On the Labour Party and Tax Avoidance

Whilst my own writings on this blog are – at least so far as I can make them – politically neutral, I make no secret of the fact that I am a Labour Party supporter. In light of Ed Miliband’s pledge to raise £1bn from tax avoidance, I thought I would republish (following) an article I wrote for Progress Magazine in May of this year. I haven’t touched it, but it might be worth me adding a couple of further thoughts.

On personal tax avoidance, in my opinion, the heavy lifting is done. Like it or not, this is credit in good part to the technical capacity brought to the role by an excellent Financial Secretary to the Treasury, David Gauke. I do not see scope for significant further receipts. On corporate tax avoidance, the ability of any Government to act is a function in large part of matters outside its control. We must await development and implementation of the OECD’s BEPS project. The battleground, now, is moving to evasion. On this front, I think the Conservatives’ record is less compelling. Tackling evasion is inevitably manpower heavy and I cannot see how HMRC’s capacity to close the tax gap in that field can have survived the significant cuts in HMRC staffing levels.

Labour needs to get technical on tax

You are the finance director of a large enterprise. Revenues are in the tens of billions, so obviously you pay attention to your costs. But you are also keenly interested in maximising your revenues. Right? I ask because we in Labour are not – hardly at all – interested in our revenues. As a party we debate endlessly how to spend, understandably, because spending is the end, tax the mere means. But you would still expect us to have some interest in maximising the means the better to achieve our ends.

Where we do talk about tax, the discussion concerns matters of ideological interest only. Should we raise the top rate of income tax? Your finance director cares not. She knows it will not make any material difference to her bottom line. Do it or don’t do it. It makes no difference to her. On the mechanics of how to tax, and on the detail of how to improve collection, we are almost completely silent.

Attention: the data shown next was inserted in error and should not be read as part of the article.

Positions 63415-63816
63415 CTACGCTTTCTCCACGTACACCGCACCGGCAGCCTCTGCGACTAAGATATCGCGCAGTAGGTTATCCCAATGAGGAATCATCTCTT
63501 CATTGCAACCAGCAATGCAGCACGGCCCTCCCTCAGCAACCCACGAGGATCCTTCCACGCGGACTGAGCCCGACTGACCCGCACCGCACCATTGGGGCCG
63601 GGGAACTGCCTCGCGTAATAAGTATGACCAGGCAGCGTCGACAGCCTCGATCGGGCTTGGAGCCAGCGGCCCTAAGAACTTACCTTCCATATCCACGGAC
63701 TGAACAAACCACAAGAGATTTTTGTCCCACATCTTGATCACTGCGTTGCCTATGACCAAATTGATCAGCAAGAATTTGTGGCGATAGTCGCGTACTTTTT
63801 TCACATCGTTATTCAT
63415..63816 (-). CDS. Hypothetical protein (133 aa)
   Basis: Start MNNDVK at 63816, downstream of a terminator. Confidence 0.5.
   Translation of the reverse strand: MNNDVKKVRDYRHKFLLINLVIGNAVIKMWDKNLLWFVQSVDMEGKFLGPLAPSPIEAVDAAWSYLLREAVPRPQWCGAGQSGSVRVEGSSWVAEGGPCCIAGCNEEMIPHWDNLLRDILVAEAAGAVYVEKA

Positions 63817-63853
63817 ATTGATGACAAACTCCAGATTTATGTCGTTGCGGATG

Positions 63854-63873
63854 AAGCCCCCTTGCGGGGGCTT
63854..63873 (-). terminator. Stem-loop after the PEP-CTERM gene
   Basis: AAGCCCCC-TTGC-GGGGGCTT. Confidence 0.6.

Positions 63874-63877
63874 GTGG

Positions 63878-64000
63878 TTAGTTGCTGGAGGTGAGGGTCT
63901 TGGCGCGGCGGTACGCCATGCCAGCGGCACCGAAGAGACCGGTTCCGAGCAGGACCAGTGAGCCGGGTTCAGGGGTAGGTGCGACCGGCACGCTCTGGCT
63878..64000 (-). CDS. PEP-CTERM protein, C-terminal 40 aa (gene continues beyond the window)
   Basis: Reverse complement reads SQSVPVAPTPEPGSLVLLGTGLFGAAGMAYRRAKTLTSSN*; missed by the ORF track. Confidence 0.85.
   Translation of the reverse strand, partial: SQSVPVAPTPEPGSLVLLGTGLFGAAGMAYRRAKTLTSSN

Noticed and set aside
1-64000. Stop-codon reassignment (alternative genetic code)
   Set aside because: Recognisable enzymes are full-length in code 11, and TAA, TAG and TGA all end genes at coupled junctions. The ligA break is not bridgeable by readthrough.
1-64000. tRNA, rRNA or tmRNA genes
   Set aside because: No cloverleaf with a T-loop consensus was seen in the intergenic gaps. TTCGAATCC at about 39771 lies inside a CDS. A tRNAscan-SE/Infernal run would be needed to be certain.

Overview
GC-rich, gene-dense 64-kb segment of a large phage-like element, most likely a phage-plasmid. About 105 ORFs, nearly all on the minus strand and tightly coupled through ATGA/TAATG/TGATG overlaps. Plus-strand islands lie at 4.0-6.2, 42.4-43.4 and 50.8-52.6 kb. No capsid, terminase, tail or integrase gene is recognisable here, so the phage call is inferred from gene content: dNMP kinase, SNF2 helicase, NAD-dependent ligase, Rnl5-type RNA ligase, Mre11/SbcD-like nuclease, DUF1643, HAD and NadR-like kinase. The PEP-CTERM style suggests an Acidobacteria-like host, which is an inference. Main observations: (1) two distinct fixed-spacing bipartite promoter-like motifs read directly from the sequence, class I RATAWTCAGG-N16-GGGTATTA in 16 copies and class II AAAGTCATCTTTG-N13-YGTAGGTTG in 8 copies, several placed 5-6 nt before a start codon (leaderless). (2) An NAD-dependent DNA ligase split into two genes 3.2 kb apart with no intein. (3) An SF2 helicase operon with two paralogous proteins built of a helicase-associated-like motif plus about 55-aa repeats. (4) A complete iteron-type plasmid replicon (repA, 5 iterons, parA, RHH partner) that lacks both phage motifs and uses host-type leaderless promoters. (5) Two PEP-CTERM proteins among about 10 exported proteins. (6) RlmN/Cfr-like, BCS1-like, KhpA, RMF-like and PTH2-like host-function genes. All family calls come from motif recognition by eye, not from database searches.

The other parties talk about tax; they are interested in their revenues, the Tories especially. Ideologically, of course, they levy less, but they are skilled at maximising the rake from what they do levy. The general anti-avoidance rule, accelerated payment notices, strict criminal liability for undisclosed monies held offshore, recovery of unpaid taxes direct from bank accounts – all of these are genuinely radical measures introduced by the government and ones that Labour could have introduced, but did not.

There are a number of competing accounts of why this is so. The Tories are elected to government in times of austerity. And it is in times of austerity – when the state needs money most – that the political focus is on tax. In times of boom all anyone is interested in is how to spend the money. Another explanation – ‘stealth taxes’ being the latest of many examples – is that Labour focuses on increasing the tax base rather than reducing avoidance. Because, ideologically, we are the party that believes in levying tax we can let the collection take care of itself.

Although there is, no doubt, truth in these accounts, we cannot ignore a third. Culturally, we are not the party of money. We did not grow up with family wealth to shepherd. Outwitting the taxman is not conversation at our breakfast tables. Moreover, our parliamentarians, by and large, did not work as tax advisers before becoming members of parliament. A talented party member recently said to me that it is difficult to think of an occupation less suited than his to seeking nomination as an MP. He is a partner in the tax department of a City law firm.